Finally, art, music, and dance/movement therapies and other creative interventions such as play have sometimes been incorrectly labeled as “nonverbal” therapies. They are both verbal and nonverbal because verbal communication of thoughts and feelings is a central part of therapy in most situations. In fact, most therapists who use these methods integrate them within a psychotherapy approach, including but not limited to psychodynamic, humanistic, cognitive, developmental, systems, narrative, solution-focused, and others. There are also creative interventions that specifically focus on verbal communication and self-expression as part of treatment, such as drama therapy, creative writing and poetry therapy, and bibliotherapy. In all cases, these approaches are "brain-wise" interventions that stimulate whole-brain responses to help individuals of all ages experience reparation, recovery and well-being.

Keep calm and call a creative arts therapist or expressive arts therapist,

Cathy Malchiodi, PhD, LPCC, LPAT, ATR-BC, REAT

© 2014 Cathy Malchiodi, PhD

www.cathymalchiodi.com

Selected References

American Dance Therapy Association. (2007). What is dance therapy? Retrieved January 23, 2007, from www.adta.org/about/who.cfm.

American Music Therapy Association. (2014). Music therapy makes a difference: What is music therapy? Retrieved January 22, 2014, from www. musictherapy.org.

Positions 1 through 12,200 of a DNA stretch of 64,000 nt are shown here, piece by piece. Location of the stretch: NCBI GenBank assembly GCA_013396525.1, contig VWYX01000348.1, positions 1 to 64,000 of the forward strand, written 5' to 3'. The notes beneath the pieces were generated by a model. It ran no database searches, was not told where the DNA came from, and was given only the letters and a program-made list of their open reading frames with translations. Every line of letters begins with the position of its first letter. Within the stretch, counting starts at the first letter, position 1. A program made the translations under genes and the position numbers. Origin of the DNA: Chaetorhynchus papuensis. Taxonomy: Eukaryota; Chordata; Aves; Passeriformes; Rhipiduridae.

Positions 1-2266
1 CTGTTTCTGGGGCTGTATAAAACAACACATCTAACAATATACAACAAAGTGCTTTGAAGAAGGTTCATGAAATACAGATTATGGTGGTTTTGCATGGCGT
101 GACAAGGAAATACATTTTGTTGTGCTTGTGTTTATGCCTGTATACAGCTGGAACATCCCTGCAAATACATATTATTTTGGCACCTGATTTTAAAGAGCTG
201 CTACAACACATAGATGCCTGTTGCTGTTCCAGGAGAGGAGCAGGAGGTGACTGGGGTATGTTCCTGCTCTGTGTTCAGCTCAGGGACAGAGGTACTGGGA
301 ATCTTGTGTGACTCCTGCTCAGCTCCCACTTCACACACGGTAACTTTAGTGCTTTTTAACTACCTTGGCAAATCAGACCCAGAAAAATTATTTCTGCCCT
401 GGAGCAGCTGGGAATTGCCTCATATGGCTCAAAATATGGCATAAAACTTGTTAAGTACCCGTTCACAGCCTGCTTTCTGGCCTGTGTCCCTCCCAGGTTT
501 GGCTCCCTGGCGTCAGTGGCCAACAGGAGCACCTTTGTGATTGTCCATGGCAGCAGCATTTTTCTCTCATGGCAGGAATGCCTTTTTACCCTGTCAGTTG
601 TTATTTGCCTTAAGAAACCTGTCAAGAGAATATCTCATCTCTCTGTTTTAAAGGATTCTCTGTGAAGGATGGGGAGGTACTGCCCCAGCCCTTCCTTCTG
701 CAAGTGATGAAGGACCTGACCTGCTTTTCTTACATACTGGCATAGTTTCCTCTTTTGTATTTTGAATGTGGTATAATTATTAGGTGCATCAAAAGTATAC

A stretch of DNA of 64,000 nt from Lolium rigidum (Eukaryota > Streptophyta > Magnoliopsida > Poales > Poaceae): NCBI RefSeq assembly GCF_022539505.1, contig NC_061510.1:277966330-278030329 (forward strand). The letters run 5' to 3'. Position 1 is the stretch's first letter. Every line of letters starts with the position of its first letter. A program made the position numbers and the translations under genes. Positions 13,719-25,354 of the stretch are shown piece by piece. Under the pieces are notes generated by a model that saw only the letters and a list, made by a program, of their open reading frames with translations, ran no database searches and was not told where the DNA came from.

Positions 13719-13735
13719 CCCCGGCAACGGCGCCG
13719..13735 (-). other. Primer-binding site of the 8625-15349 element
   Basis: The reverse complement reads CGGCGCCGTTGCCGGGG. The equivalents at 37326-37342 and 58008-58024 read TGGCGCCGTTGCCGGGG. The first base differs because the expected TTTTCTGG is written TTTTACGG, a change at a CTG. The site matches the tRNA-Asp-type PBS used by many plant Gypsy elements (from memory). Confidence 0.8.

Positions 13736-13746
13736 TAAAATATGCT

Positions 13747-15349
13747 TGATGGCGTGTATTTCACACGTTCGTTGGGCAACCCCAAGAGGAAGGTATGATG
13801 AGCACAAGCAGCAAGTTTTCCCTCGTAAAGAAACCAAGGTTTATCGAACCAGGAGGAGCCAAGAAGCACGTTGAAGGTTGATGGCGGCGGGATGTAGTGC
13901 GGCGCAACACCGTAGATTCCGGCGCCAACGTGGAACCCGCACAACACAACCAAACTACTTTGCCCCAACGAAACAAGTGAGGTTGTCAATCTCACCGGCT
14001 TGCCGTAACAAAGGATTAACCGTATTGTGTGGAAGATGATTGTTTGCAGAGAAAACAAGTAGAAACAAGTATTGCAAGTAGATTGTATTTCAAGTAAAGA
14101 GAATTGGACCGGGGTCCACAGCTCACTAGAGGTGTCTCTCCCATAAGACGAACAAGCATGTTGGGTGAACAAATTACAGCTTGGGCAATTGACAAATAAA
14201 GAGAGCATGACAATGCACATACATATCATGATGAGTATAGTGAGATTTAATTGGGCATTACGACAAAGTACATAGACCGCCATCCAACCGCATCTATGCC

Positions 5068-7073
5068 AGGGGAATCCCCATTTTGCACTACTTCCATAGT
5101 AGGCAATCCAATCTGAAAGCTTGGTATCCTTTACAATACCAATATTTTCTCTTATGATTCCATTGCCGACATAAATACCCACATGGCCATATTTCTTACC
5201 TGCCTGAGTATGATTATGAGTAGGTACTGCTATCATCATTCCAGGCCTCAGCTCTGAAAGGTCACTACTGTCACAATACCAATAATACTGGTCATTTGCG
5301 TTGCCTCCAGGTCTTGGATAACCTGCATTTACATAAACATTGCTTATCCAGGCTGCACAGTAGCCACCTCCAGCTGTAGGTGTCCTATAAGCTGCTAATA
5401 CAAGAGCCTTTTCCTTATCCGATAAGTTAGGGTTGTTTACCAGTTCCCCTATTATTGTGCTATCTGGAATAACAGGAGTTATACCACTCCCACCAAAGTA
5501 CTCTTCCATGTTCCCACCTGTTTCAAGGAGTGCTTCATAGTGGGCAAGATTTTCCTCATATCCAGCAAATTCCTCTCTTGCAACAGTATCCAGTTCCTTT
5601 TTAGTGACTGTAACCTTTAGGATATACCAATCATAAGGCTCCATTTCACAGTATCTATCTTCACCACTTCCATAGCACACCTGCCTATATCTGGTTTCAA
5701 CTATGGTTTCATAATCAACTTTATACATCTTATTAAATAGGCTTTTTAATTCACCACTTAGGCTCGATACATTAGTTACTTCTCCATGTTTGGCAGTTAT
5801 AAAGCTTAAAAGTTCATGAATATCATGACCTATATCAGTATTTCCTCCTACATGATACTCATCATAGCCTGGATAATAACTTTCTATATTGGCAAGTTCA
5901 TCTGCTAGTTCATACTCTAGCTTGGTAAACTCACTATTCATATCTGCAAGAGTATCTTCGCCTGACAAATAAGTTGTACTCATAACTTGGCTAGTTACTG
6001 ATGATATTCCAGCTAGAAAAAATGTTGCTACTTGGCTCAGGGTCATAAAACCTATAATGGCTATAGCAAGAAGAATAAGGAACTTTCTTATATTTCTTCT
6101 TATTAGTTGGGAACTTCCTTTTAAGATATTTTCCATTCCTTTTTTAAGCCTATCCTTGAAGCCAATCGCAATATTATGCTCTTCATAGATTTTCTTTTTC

Crenshaw, D., & Stewart, A. (eds.). (2014). A Comprehensive Guide to Play therapy. New York: Guilford Press.

Estrella, K. (2005). Expressive therapy: An integrated arts approach. In C. A. Malchiodi (Ed.), Expressive therapies (pp. 183–209). New York: Guilford Press.

Knill, P., Levine, E., & Levine, S. (2005). Principles and practice of expressive arts therapy: Towards a therapeutic aesthetics. London, UK: Jessica Kingsley.

Malchiodi, C. A. (2005). Expressive therapies. New York: Guilford Press.

Malchiodi, C.A. (Ed.). (2013). Art therapy and healthcare. New York: Guilford Press.

Malchiodi, C.A. (2014). Creative arts therapy approaches to attachment issues. In C. Malchiodi & D. Crenshaw (Eds.), Creative Arts and Play Therapy for Attachment Problems (pp. 3-18). New York: Guilford Press.

National Association for Drama Therapy. (2007). Frequently asked questions about drama therapy: What is drama therapy? Retrieved January 23, 2007, from www.nadt.org/faqs.html.

Webb, N. B. (Ed). (2007). Play therapy with children in crisis: Individual, group, and family treatment (3rd ed.). New York: Guilford Press.

Wheeler, B. (2015). Music therapy handbook. New York: Guilford Press.

 

 

Cathy Malchiodi is an art therapist, visual artist, independent scholar, and author of 13 books on arts therapies, including The Art Therapy Sourcebook.